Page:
Developing 'Tabithas'

Rebecca Rempel | Zambia

“I am proud of who I am today,” said Agatha. “When my husband's button falls off I can get a thread and sew it back on. When [my children's] dresses or pants are torn, I can sew them with my own hands because I know how.”

Agatha is one of six women who meet together as part of OM Zambia’s Tabitha Skills and Development. Meeting twice a week, the ladies from different communities within Kabwe, Zambia, are learning various skills, including sewing, tailoring, embroidery, beading, knitting and cooking.

Hearing about the programme from a friend, Agatha was excited to sign up. A mother of five, she had the desire to learn how to sew, but she did not have the resources.

“Now when I am at home, I always play with my material, needles and buttons; that's what I do,” Agatha smiled. “I'm always with my material, learning. Practicing.

“I was a person who didn't know anything. I didn't how to sew, or cut, or about the Bible. I thank [Tabitha] for what they have done in my life. I've learnt a lot,” continued Agatha. “I appreciate our teacher, Pharen. She's a good teacher and has taught me many things that I will not forget in my life.”

Pharen Mulusa, a Tabitha team member, teaches the ladies different skills and is passionate about the ministry.

“[Tabitha] is in my heart and upon my heart,” Pharen said. “I've got a heart for children, for women and for the vulnerable. I look at my life and see what the Lord has done and [want to see] the same in the lives of other women.”

One of the goals of Tabitha is to empower not just one woman, but a whole community through that one woman.

“We believe that the ladies we are teaching will go to different places and be able to teach,” explained Pharen. “Our key is them. When we have them as our key, and release that key into the community it will open doors.”

Agatha has already caught that vision.

“I am a very happy woman,” she said. “I will go into the communities to teach those ladies who don't know anything. I will teach them what I have been taught. I will take these skills to my friends so that they can be skilled women, not women who just stay at home. I want them to be like I am today.”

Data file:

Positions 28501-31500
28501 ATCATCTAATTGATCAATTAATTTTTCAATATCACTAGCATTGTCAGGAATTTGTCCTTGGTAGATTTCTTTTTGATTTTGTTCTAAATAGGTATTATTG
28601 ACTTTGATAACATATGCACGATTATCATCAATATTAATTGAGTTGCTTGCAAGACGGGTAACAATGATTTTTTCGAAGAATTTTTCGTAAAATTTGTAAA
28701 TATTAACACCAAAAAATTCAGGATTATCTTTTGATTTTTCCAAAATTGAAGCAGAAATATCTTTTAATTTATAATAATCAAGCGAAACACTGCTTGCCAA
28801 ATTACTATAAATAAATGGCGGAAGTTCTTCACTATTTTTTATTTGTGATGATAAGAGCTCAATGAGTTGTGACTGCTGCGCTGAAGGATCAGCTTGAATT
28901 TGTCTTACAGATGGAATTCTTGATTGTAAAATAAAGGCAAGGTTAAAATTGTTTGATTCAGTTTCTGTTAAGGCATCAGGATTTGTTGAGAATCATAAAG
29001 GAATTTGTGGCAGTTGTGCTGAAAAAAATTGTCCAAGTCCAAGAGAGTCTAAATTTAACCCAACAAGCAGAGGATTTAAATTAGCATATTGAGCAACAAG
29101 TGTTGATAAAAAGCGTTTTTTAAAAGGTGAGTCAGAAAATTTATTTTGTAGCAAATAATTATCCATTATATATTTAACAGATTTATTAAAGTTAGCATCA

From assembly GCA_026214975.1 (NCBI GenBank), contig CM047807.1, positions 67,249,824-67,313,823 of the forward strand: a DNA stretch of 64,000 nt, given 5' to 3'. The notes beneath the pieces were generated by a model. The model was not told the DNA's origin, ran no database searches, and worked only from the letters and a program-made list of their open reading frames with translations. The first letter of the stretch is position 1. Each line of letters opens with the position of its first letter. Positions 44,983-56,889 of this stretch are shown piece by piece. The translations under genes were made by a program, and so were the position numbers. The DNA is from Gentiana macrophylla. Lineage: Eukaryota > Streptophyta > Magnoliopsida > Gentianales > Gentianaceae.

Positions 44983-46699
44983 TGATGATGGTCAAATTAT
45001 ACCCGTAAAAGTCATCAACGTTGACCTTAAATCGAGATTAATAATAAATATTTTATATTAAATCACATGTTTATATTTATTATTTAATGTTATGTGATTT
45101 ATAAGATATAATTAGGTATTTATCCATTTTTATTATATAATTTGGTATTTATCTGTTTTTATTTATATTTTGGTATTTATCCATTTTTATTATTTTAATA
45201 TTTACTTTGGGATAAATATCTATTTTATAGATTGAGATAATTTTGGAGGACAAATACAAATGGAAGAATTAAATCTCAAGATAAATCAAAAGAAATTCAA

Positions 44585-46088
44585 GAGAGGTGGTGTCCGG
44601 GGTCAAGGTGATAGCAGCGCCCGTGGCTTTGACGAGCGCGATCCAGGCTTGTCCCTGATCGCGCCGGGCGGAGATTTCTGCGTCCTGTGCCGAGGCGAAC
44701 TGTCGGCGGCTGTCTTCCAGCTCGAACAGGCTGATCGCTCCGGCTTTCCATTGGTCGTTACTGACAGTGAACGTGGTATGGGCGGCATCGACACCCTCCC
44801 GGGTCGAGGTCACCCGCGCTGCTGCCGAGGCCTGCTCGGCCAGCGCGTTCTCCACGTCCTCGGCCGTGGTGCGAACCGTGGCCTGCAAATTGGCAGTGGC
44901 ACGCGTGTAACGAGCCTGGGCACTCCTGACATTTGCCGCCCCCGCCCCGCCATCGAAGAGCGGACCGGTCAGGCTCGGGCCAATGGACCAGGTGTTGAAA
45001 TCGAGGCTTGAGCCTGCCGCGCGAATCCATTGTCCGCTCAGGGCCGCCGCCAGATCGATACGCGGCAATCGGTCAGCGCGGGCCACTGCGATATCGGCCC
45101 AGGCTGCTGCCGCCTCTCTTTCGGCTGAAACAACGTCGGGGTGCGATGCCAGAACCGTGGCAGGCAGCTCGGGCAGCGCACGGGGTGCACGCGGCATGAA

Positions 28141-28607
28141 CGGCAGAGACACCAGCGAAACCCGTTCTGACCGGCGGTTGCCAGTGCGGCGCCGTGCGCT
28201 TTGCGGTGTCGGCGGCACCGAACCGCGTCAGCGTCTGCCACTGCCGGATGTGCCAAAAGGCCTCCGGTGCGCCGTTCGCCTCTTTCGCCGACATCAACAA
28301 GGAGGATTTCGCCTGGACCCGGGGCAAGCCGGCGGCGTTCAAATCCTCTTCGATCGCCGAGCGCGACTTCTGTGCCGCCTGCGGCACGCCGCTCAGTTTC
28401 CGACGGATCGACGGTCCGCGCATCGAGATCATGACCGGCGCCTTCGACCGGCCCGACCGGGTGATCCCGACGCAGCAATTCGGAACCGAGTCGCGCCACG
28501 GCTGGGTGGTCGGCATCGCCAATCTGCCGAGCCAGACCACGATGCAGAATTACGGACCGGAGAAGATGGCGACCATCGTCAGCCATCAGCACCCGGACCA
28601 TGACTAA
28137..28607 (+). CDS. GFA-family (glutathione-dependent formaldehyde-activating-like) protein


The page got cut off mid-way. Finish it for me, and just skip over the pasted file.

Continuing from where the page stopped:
The Tabitha Skills and Development team arrived in Zambia in 2013 to begin the project with the intention of making it sustainable before leaving it in the hands of a local team and moving to another African country to replicate the project.

Previous to this year the classes were much bigger, containing up to 40 women. The training team realised that this was too big of a number, and not everyone was getting the attention and direction she needed. After changing their curriculum, Tabitha selected six ladies to train and develop this year’s intake.

The jewelry, clothing, placemats, blankets and pillowcases the ladies make are sold to visitors and at the annual OM Love Africa conference. One day they hope to export to the United States.

All of the designs at Tabitha are originals.

“(The team) sat and asked God to put ideas in us. ‘God help us design, to think, and even just put the beads together.’ We prayed about it as a team and designed the necklaces, bracelets and earrings. The ideas all came from God,” said Pharen.

Why the name Tabitha?

“Looking at the Bible, Tabitha (also called Dorcas) was a servant of God,” said Pharen. “She was making garments and giving them to the poor and vulnerable. She was bringing hope to the lives of people. She made the naked to be dressed.

“When she died people came, mourning, crying for her, saying, 'God bring her back to life because of what she did in our lives.' Peter prayed and God brought her back to life.

“We decided to take the title of ‘Tabitha’ because we believe that every woman in this ministry will be a 'Tabitha', bringing change to the community and giving hope to the hopeless.”

Tabitha Skills and Development in Kabwe, Zambia, is focused on empowering, restoring hope and equipping vulnerable and marginalised women through skills training. To learn more about Tabitha check them out on Facebook.

Published: Thursday, 19 November 2015
Credit: Rebecca Rempel
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